• But if you look at it from a holistic perspective, it’s best to take things as God created them in nature, which means whole turmeric is more complete and could be healthier in the long run.

Okay, but what about joint pain? Should you choose turmeric or curcumin for joint pain and arthritis? The answer is that curcumin is usually the better option because of its better absorption. But it works best if you only take it for a period of time. For long-term use, we recommend turmeric as it contains other beneficial compounds. So, should you buy turmeric or curcumin?

  • Ultimately, you should try taking both to see how your body reacts. You may find that curcumin gives you a more significant relief from joint pain and inflammation than turmeric, due to curcumin’s higher concentration in supplements.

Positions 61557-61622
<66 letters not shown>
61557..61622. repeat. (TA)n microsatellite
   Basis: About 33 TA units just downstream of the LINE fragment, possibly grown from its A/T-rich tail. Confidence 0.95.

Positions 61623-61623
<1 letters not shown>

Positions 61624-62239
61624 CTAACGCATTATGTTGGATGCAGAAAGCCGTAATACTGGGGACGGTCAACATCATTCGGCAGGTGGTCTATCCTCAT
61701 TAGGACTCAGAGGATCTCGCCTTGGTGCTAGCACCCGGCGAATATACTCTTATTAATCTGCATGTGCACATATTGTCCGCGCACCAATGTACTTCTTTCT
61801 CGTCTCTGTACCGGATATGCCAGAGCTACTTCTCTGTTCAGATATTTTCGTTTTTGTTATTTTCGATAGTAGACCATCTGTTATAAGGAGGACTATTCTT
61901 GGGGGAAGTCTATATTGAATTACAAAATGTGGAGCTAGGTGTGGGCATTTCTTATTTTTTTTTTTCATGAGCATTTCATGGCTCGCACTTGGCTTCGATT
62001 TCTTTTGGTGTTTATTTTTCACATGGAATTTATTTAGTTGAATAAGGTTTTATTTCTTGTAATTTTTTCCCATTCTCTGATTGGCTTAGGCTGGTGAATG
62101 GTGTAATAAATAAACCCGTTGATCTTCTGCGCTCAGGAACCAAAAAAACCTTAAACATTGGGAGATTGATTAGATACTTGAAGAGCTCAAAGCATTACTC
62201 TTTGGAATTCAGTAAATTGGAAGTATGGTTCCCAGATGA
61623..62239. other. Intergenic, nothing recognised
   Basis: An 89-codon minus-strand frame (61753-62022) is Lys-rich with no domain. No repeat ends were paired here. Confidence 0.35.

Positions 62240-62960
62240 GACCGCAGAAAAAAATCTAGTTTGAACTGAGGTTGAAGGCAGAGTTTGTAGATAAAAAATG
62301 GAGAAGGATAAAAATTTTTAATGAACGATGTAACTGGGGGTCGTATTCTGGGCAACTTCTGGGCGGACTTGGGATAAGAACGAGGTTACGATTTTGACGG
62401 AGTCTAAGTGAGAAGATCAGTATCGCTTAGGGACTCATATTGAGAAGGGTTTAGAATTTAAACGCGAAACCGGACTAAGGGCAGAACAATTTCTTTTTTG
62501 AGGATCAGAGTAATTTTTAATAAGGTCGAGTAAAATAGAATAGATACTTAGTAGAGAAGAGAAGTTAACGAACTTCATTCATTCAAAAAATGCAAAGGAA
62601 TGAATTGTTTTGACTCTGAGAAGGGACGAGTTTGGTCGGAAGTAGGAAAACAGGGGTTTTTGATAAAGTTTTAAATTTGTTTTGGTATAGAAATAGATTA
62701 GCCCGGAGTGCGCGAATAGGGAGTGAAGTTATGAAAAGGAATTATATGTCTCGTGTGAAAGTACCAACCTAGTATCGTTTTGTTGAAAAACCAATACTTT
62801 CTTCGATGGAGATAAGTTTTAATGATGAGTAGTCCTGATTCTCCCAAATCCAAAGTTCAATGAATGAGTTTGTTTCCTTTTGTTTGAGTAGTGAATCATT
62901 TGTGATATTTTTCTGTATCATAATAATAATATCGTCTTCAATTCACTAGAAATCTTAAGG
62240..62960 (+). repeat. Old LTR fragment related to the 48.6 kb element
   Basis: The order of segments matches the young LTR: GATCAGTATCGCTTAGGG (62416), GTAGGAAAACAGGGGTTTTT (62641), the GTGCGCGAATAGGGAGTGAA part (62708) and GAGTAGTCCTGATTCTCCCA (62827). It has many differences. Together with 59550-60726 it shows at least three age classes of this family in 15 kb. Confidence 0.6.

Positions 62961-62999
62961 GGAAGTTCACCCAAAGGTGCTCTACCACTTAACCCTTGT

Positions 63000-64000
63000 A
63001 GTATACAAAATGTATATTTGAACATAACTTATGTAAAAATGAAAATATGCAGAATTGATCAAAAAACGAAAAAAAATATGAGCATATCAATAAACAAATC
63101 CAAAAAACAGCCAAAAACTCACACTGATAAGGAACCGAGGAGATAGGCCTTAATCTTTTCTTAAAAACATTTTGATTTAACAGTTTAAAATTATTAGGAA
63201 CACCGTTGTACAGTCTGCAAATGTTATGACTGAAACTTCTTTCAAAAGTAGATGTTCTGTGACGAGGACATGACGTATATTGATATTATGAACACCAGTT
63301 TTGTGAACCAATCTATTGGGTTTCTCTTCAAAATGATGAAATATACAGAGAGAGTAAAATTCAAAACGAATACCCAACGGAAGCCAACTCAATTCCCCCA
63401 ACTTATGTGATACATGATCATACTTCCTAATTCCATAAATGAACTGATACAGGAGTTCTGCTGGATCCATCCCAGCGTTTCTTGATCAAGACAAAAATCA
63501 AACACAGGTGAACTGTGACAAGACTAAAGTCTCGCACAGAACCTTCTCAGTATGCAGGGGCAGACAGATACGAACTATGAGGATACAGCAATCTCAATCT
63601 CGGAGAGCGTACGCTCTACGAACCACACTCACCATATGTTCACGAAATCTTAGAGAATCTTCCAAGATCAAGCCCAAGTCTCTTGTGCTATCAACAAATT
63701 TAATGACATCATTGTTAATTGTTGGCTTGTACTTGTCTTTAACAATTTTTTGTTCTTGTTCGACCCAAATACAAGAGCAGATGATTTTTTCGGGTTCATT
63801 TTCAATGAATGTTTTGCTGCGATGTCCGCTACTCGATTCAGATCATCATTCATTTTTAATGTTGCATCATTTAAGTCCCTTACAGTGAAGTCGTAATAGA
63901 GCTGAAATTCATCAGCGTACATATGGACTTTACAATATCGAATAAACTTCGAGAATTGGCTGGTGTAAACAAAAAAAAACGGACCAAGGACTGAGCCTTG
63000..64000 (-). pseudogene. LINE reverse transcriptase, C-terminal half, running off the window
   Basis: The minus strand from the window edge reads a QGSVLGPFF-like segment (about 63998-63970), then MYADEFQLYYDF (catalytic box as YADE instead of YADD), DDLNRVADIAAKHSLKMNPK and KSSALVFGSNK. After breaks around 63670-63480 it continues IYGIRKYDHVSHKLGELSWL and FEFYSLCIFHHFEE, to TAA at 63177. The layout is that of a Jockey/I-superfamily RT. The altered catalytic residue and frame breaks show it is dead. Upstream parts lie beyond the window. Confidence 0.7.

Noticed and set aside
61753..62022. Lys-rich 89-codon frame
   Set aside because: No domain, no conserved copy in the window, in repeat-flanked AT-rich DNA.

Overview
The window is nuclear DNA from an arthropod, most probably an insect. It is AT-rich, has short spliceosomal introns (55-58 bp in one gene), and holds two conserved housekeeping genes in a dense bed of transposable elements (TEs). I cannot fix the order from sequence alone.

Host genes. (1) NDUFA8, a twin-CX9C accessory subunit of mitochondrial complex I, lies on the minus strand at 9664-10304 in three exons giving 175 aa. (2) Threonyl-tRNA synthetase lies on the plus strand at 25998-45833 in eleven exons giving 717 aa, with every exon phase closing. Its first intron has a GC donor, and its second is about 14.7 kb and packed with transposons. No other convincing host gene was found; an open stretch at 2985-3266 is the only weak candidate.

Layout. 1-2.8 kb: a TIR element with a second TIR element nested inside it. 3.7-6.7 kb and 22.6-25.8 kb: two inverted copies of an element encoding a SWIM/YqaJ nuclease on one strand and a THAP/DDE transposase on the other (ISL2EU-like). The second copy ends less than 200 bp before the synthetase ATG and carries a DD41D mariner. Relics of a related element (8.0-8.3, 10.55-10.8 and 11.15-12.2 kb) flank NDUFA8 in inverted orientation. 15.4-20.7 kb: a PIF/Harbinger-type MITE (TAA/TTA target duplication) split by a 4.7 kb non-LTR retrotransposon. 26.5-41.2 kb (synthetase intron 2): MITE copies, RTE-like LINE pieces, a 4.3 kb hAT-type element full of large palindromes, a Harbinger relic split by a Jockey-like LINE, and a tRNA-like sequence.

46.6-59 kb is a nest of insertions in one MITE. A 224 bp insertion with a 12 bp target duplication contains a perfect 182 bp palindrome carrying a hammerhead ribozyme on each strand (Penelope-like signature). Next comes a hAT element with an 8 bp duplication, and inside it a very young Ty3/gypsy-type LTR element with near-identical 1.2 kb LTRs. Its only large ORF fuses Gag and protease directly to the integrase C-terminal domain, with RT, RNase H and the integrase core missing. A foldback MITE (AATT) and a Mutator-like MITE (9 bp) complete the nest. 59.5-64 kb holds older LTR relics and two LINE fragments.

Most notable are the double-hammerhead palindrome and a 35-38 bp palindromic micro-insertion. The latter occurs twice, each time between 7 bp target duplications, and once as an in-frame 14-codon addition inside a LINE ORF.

For example, 100mg of turmeric yields a 1mg dose of curcumin, which is nowhere near the studied amounts for reducing joint pain and arthritis. Meanwhile, a 100mg dose of curcumin can provide you with far more potent effects in terms of inflammation reduction.

The reason for this is that the amount of curcumin necessary to get the most out of pain relief and joint health effects is actually quite large. Research on turmeric for joint health has found that between 400-500mg per day in supplement form is required to achieve effective results, which will translate to a whopping 100,000mg of turmeric per day if you were to consume it on its own.

  • Curcumin is also relatively poorly absorbed by the human body, so supplements help to get enough of it into your system.